Having a leader/coordinator position in the projectFootnote16and the stability of this position and person who play that role through the life cycle of the project is considered an important factor affecting the quality of project implementation. For example, lack of stability at the management level can delay the implementation process and can affect staff’s capacities/resources needed to appropriately deliver services/activities. Successful implementation strategies should consider project management as an important variable. As shown in Figure 3, it seems that for 41% projects, there were no major changes at the management level but for 32% of the projects, there are some or frequent changes. However, it should be noted that the level of missing data is high (27%).
It is a pie chart which shows the percentage of changes at the management level broken down into three categories. The first category, no changes in the management, represents 41% of responses and is the largest piece of the pie. The second category, some or frequent changes, represents 32% of responses. Finally, the last category, no data, represents 27% of responses and is the smallest piece of the pie chart.
Sixty-five percent (65%) of the projects documents described challenges associated with project management. The five most frequently mentioned challenges (it is possible to have more than one answer per project) were:
- Staff turnover (33%);
- Management or staff workload (26%) (e.g., over-reliance of staff on the project coordinator; part-time staff for full-time needs; too many administrative tasks);
- Problems with data management including lack of coordination, perceptions of too much paperwork and inadequate databases (11%);
- Poor internal communication within the project (9%); and
- Poor match of staff skills to the requirements of the project (9%).
Projects used a variety of approaches to address these challenges. Staff turnover was addressed by hiring and training replacement staff and defining new roles to maximize the skills of existing staff. In half of the projects with workload stress, due to issues such as too much paperwork, no clear solutions were found. In other cases, more time was given to the project management position or assistance was provided by the advisory committee, partner organizations or the sponsoring agency to help address staff workload or turnover. In some cases, data collection forms were modified or replaced. In other projects certain activities were prioritized or the coordinator was given more time to complete the work. There was limited information available on how internal communication challenges were addressed. In most cases the problems associated with a lack of skills at the management or staff level were resolved by hiring staff with the required skills, so this may also have applied to the lack of communication skills.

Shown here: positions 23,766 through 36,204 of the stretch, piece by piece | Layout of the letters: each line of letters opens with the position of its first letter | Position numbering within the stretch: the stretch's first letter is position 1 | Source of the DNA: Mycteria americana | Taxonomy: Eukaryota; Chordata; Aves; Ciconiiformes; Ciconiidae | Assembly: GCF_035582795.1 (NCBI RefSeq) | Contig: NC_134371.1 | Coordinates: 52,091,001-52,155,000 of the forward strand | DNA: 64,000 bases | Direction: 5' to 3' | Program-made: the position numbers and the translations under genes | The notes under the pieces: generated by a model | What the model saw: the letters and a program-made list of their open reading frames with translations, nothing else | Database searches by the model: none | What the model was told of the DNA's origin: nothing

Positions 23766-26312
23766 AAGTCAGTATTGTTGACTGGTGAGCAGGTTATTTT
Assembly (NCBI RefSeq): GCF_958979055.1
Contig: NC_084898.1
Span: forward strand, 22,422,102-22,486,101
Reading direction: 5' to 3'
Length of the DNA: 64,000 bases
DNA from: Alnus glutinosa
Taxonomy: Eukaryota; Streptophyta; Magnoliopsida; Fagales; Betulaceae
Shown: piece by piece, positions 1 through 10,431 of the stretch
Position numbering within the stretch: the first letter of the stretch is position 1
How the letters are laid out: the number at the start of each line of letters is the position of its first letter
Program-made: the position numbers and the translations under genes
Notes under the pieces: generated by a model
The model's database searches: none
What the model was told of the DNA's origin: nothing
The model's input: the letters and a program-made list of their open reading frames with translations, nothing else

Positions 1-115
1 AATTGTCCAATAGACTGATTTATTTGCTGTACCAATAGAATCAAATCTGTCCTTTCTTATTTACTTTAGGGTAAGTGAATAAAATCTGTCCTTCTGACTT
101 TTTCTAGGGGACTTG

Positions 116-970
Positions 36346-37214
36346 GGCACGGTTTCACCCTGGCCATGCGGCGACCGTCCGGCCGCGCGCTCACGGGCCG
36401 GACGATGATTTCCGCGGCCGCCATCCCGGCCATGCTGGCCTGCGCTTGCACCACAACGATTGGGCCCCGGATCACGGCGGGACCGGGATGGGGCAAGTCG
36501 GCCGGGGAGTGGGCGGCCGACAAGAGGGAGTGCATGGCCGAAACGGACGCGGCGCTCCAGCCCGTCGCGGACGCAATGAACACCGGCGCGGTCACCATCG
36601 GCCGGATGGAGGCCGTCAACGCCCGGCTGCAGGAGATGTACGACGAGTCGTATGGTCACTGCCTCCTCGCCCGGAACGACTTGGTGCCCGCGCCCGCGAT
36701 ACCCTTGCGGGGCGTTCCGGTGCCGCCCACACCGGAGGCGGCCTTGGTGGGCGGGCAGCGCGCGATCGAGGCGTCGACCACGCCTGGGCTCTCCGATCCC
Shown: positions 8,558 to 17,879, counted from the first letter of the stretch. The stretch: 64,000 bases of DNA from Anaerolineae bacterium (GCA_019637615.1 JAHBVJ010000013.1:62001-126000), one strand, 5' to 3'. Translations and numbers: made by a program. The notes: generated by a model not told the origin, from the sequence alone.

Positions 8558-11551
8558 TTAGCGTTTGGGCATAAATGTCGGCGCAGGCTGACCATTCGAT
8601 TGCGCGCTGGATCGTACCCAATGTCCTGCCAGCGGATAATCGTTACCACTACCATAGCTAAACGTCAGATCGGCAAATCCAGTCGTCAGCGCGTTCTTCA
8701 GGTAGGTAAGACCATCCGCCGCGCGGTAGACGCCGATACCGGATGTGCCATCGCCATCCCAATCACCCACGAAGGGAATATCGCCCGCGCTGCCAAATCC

The issue of challenges in completing project tasks in the time available was specifically addressed in the implementation database but again, due to the limited amount of information collected through the reporting templates/guides, this area has a high level of missing data (30%) (see Figure 4). For 17% of the projects that answered this question, the challenges were considered major.
It is a pie chart which shows the percentage of projects with challenges in completing the work in the time available broken down into four categories. The first category, projects with significant challenges, represents 17% of responses. The second category, projects with occasional challenges, represents 41% of responses and is the largest piece of the pie chart. The third category, projects with no challenges, represents 11% of responses and is the smallest piece of the pie chart. Finally, the last category, no data, represents 30% of responses.
In terms of factors that contributed to the time/work challenges, several were mentioned, including (it is possible to have more than one answer per project):
- Complex needs of the families and youth (24%). Issues such as poverty, single parent homes, family dysfunction, alcohol and drug issues, mental health problems, and cultural integration issues were some of the challenges faced by participants and required more staff time to address them than originally anticipated;
- Lack of experienced staff (21%);
- Data management and evaluation requirements (19%);
- Frequent staff turnover (17%);
- The demands of paperwork and administration – combined with insufficient administrative support (12%); and
- A high demand for the program, which created an increased workload for staff, with particular pressures during intake and follow-up processes (7%).
Various strategies were used by projects to address time/work challenges. In the case of the complex needs of families, the importance of specialized and experienced staff was seen to be the key solution. In one project, psychosocial support was provided to staff to enable them to better handle participant issues and more time was made available to address the needs of clients, sometimes through reducing caseload size. Some projects decided to reduce the number of group activities in order to prioritize one-to-one services. In the case of one project, the overall number of youth targeted by the project was reduced in order to provide for in-depth support where it was required.